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Article
December 1991

Generalized Pruritic Psoriasiform Lesions

Author Affiliations

University of Michigan Medical School, Ann Arbor

Arch Dermatol. 1991;127(12):1831-1836. doi:10.1001/archderm.1991.04520010078016

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Abstract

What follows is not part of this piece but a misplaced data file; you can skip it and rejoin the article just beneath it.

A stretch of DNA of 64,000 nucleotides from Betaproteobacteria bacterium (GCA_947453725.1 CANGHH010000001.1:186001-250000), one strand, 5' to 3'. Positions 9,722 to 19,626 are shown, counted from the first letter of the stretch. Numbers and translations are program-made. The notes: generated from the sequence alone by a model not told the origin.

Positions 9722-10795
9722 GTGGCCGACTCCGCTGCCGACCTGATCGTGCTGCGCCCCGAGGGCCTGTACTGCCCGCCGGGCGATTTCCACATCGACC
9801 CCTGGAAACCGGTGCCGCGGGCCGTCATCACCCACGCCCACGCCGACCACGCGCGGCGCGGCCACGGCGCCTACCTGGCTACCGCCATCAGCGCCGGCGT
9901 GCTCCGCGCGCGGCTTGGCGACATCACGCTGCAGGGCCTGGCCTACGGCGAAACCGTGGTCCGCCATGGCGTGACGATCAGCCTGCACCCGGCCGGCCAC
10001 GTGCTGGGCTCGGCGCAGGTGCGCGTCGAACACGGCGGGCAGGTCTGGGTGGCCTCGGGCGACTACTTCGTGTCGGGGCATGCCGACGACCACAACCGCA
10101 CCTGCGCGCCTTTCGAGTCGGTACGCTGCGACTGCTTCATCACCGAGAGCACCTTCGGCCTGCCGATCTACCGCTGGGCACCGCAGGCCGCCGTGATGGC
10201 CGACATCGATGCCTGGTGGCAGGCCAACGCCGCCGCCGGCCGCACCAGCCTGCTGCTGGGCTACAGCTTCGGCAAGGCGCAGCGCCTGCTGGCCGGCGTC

REPORT OF A CASE  A 63-year-old woman with a history of localized psoriasis on her scalp presented for evaluation of generalized pruritic psoriasiform lesions. Otherwise she felt well.On examination, generalized erythematous, scaly, well-circumscribed and confluent plaques were seen on the legs, thighs (Fig 1), arms, back, chest, and abdomen (Fig 2). Her face, hands, and feet were spared. Vesicles, pustules, and burrows were absent. A clinical diagnosis of generalized psoriasis was made, and the patient was treated with 0.1% triamcinolone ointment twice daily and a modified Goekerman treatment on an inpatient basis.The patient's symptoms improved initially with topical triamcinolone treatment and then became worse. She could no longer sleep because of her severe pruritus. A random skin biopsy specimen was obtained from a psoriasiform lesion on the right thigh. Microscopic examination revealed a surprising finding (Figs 3 and 4).What is your diagnosis?

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